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🇺🇸 Can producers benefit from corporate climate projects?

AgriWebb - Cattle Chats - Can producers benefit from corporate climate programs?

Can cattle producers truly benefit from corporate climate projects? That was the question AgriWebb’s Cattle Chats session sought to answer at the National Cattlemen’s Beef Association’s Cattle Industry Convention. 

The panel-discussion featured a rancher, representatives from both McDonald’s and livestock software company AgriWebb. Across the board their was a focus on new profit opportunities for livestock producers created by corporate sustainability programs. 

As we look forward, 2030 has been marked as a target for climate goals, and increasingly companies are working to meet goals and build more resilience into their agricultural supply chains. Often, the same practices implemented at the farm or ranch level can result in both climate and resiliency outcomes. Corporations selling beef products, like McDonald’s, are developing Scope 3 climate programs that engage producers at the ranch level.

“Sustainability is not a fad or a short-term trend for McDonald’s,” says Belinda Richardson, US Sustainable Sourcing Manager at McDonalds. “McDonald’s is integrating sustainability into our way of doing business as part of a business resiliency strategy. Initiatives, like these climate programs with producers, support both a producer’s business resiliency strategy as well as our own.”

Climate projects must be designed with a producer-first mindset

As Richardson said, a major focus for Scope 3 program development is ensuring that projects make sense for a producer’s operation. 

Jacob Gilley, a cattle producer and Senior Technical Livestock and Grazing Specialist at American Farmland Trust, shared that if climate programs fail to do this, they won’t be a sustainable, long-term solution.

A producer’s economic viability is key to the success of these programs. The practices identified in a program must support the producers participating within it.

Jacob Gilley Senior Technical Livestock and Grazing Specialist, American Farmland Trust

The good news for producers is that these climate-smart practices support the productivity and profitability of their business. Better yet, they’re practices that producers have been focused on for years.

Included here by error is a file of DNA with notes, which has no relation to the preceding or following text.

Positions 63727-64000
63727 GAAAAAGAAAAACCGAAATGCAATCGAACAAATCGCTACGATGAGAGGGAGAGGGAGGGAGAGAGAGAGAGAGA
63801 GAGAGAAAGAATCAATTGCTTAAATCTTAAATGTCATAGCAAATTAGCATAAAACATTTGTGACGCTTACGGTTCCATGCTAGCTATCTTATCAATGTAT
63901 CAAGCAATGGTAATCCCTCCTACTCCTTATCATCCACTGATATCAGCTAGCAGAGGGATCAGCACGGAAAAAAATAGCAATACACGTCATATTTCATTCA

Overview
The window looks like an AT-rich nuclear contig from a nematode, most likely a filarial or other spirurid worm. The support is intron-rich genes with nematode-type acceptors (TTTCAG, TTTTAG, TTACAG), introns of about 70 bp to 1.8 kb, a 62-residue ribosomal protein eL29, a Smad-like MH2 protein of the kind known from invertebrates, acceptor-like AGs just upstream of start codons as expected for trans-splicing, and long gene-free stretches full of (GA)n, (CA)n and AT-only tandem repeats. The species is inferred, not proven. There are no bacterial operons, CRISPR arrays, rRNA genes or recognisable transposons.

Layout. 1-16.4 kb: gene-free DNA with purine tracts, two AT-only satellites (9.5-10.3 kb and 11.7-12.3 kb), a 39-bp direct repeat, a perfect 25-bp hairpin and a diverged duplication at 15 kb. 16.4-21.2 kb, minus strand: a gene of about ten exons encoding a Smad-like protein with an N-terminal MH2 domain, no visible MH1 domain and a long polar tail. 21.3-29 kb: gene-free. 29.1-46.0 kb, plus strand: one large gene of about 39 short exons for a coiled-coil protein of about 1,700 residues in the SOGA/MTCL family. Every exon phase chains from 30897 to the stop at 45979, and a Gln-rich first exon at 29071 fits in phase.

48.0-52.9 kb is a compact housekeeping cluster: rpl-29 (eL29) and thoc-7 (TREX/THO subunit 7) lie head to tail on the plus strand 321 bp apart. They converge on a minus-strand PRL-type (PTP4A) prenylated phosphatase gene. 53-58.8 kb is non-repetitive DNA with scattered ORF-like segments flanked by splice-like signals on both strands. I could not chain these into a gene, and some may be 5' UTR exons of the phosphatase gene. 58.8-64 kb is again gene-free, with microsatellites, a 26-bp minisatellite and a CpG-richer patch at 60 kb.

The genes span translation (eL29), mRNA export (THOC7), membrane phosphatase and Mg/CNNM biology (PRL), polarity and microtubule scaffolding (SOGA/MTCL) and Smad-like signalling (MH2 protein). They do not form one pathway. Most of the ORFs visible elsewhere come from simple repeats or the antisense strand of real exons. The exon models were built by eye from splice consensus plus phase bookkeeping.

Corporate sustainability programs depend on ranchers successfully implementing practices that reduce methane or nitrous oxide emissions, often by improving the efficiency and productivity of their operations.

“Cattle producers have already been implementing climate-smart practices in the form of genetic selection, improving animal health and nutrition, improving pasture biodiversity or reducing fertilizer use,” says Nicole Buckley Biggs, PhD, Vice President of Sustainability at AgriWebb. 

The proof is in data-backed, recorded practices

Buckley Biggs added, while these practices can lead to positive outcomes, the only way to truly know what improvements have been achieved is by tracking digital ranch records. Not only do livestock management softwares like AgriWebb make record keeping seamless and easy for the producer, they also enable producers to be compensated through practice or outcomes based payments by the program funders. 

“The saying, ‘You can’t manage what you don’t measure’ is absolutely true,” says Buckley Biggs. “Whether you are a producer looking to improve your stocking rates or weaning weights or a corporate who needs to hit a climate target by 2030, data plays a crucial role and sheds light on real progress being made.”

Climate projects developed by corporations aren’t the only opportunities for producers to profit from their good land stewardship. Jacob Gilley shared that producers can also get involved with beef-specific USDA Partnerships for Climate Smart Commodities grant projects. Gilley and the American Farmland Trust team are leading a project named Climate-Smart Beef that’s focused on creating a mentorship network for grazing beef producers.

“We are excited to engage beef producers across the eight states of our climate smart project who see value in adopting new practices and maintaining accurate records which showcase their positive contributions to the beef supply chain.” says Jacob Gilley.

Although 2030 seems to be in the far off distance, Buckley Biggs puts the timeline into perspective.

“The reality is, we are just five calving seasons away from the 2030 targets these corporations have set,” says Nicole Buckley Biggs, Vice President of Sustainability at AgriWebb. “The good news is, this year we are seeing new programs launching that have never been available to producers before, and provide critical financial support and technical assistance to support producers along the way.”

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